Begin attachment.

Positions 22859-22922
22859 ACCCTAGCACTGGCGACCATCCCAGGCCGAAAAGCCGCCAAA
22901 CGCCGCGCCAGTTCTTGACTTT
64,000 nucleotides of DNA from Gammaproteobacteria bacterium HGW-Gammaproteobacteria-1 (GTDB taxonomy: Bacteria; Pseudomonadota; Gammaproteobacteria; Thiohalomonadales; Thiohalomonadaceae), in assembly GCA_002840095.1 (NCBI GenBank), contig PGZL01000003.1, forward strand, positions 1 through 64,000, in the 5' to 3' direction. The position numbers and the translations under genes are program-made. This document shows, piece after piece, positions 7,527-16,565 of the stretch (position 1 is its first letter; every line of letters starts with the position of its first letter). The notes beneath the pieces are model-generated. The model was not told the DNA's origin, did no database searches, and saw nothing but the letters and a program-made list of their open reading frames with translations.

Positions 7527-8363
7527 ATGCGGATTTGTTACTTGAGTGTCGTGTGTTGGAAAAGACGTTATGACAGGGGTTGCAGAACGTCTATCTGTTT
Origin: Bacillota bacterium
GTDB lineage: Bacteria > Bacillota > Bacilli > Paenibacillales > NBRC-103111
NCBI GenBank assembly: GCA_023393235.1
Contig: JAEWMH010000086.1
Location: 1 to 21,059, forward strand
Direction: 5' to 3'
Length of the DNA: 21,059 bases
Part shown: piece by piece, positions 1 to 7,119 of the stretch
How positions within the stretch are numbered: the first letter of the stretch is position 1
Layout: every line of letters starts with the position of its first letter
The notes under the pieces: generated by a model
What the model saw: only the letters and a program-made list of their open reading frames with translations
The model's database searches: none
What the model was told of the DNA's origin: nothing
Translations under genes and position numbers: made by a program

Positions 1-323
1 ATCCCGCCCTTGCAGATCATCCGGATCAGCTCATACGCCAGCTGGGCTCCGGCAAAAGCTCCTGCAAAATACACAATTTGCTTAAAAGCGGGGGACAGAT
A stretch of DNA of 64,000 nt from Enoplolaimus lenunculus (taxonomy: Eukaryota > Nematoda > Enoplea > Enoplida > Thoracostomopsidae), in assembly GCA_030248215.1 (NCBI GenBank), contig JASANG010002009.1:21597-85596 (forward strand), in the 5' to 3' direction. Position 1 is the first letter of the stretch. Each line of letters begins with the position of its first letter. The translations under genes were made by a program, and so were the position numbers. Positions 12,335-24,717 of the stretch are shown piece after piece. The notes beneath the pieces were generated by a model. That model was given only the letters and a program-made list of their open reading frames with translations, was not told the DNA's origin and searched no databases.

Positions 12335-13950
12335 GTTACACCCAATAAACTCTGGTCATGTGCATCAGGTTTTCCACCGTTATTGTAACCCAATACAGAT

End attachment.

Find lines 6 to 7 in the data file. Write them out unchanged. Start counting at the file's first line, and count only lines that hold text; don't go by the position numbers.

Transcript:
7527 ATGCGGATTTGTTACTTGAGTGTCGTGTGTTGGAAAAGACGTTATGACAGGGGTTGCAGAACGTCTATCTGTTT
Origin: Bacillota bacterium